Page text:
Nina ran up to her the second the bell rang.
“Gosh, your father is a good teacher. I’m having THE BEST TIME in his class. He’s so encouraging!” said Nina.
“Heh, yeah! He’s a real cheerleader,” said Ada.
“I don’t just mean the grade. The grade barely matters! I’m sure everyone got a check plus,” said Nina.
“Right,” said Ada. “Who wouldn’t get a check plus?”
“He just knows what to say,” said Nina. “I was so nervous about choosing pink. But it really is my favorite color. And it turned out it was fine! It’s just what you do with it.”
“Yeah,” said Ada. “Nina, can I meet you at lunch? I have to talk to Mr. Lace.”
“Sure. Hee-hee! It’s so funny to hear you call him that.”
Nina scooped up her stuff and bounced out of the classroom. Ada approached her father’s desk.
“Hey, Adita,” said Mr. Lace.
“If I have to call you Mr. Lace, Mr. Lace, I think you have to call me Ada.”
“You got it, kiddo,” said Mr. Lace. But clearly he didn’t get it, Ada thought, because he just replaced one pet name for another.
“You said I should ‘see you,’ so I’m seeing you. See?”
“I do see,” said Mr. Lace. He clasped his hands together.
“I know I’m not the best artist. I’m not like you and Mom. But I’m trying.”
“I know, sweetheart. And your work was fine. But it wasn’t exactly what I assigned, now, was it?”
“What do you mean?” Ada said. “That was my self-portrait.”
“Heh! That’s funny. It doesn’t look like you!” Mr. Lace chuckled. “Are these spheres your ears?”
“It’s my mind,” said Ada. “I was being creative! Isn’t that what you’re supposed to do in art class?”
“Well, yes. But sometimes we need guidelines to really challenge our creativity. And the brown is a little dark. . . .”
“It’s burnt umber!” said Ada. “What’s wrong with it?”
“Nothing. It’s unusual, but unusual is fine—great even! It’s mostly that you didn’t try to draw a picture of yourself. If you had at least tried to show us your face, or profile, or even your left eye, I wouldn’t even mention the brown. . . .”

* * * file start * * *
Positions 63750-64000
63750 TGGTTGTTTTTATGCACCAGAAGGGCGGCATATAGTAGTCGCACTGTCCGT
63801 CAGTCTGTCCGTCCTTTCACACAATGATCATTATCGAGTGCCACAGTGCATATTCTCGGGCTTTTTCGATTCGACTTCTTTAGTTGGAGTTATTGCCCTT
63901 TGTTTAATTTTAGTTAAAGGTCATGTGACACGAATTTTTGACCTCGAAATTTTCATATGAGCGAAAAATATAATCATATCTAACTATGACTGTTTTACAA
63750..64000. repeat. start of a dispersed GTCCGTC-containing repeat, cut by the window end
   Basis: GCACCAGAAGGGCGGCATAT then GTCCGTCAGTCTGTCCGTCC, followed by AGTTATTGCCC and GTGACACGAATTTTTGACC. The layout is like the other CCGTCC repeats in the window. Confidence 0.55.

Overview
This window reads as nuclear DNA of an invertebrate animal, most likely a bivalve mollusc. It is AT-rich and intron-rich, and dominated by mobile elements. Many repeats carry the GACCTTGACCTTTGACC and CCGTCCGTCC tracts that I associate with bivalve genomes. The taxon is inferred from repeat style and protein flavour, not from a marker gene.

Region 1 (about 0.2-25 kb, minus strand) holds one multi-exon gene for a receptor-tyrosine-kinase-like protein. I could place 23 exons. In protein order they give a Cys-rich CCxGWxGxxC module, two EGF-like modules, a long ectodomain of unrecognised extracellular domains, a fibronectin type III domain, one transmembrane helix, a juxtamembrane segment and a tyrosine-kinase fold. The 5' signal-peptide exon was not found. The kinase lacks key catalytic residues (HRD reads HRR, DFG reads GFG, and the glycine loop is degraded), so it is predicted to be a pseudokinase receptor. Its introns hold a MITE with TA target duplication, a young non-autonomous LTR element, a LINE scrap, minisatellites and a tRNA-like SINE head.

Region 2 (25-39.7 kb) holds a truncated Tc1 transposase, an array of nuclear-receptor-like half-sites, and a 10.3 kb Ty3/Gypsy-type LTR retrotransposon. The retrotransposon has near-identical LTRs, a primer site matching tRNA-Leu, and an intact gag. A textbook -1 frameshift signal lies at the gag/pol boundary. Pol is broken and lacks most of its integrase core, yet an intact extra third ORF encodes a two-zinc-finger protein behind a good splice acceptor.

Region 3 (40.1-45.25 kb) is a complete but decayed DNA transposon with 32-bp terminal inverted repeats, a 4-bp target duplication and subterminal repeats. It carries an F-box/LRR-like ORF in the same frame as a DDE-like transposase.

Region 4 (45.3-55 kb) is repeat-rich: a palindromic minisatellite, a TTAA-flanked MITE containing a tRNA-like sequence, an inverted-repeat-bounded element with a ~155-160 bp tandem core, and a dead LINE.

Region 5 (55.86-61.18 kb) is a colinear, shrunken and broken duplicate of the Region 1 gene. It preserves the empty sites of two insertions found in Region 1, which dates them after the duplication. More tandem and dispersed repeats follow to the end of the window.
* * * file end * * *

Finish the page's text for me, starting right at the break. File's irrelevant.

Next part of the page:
“Burnt umber,” Ada mumbled.
Mr. Lace took a breath. He let it out his nose. Ada saw a little bit of dry snot pop out and settle just outside his nostril. She thought about telling him, but changed her mind.
“Okay, Ada. But the point is not the color. It’s the assignment. I will always be your father, but now I’m your teacher, too. You can’t just change the assignment as if this were an exercise we were doing together at home. Let me teach you. I give you guidelines to follow for a reason. Okay?”
Emily Calandrelli is an executive producer and the host of Xploration Outer Space, where she shows viewers the most exciting projects in the space industry today and a correspondent on the new series, Bill Nye Saves the World. Emily has a technical background with mechanical and aerospace engineering degrees from West Virginia University and Master’s degrees in aeronautics and astronautics as well as technology and policy from MIT. Emily is a professional speaker and writer and is passionate about exciting students and their families about science and space exploration. Emily is also deeply passionate about getting more girls interested in STEM and STEM careers. She lives in San Francisco. Learn more at TheSpaceGal.com.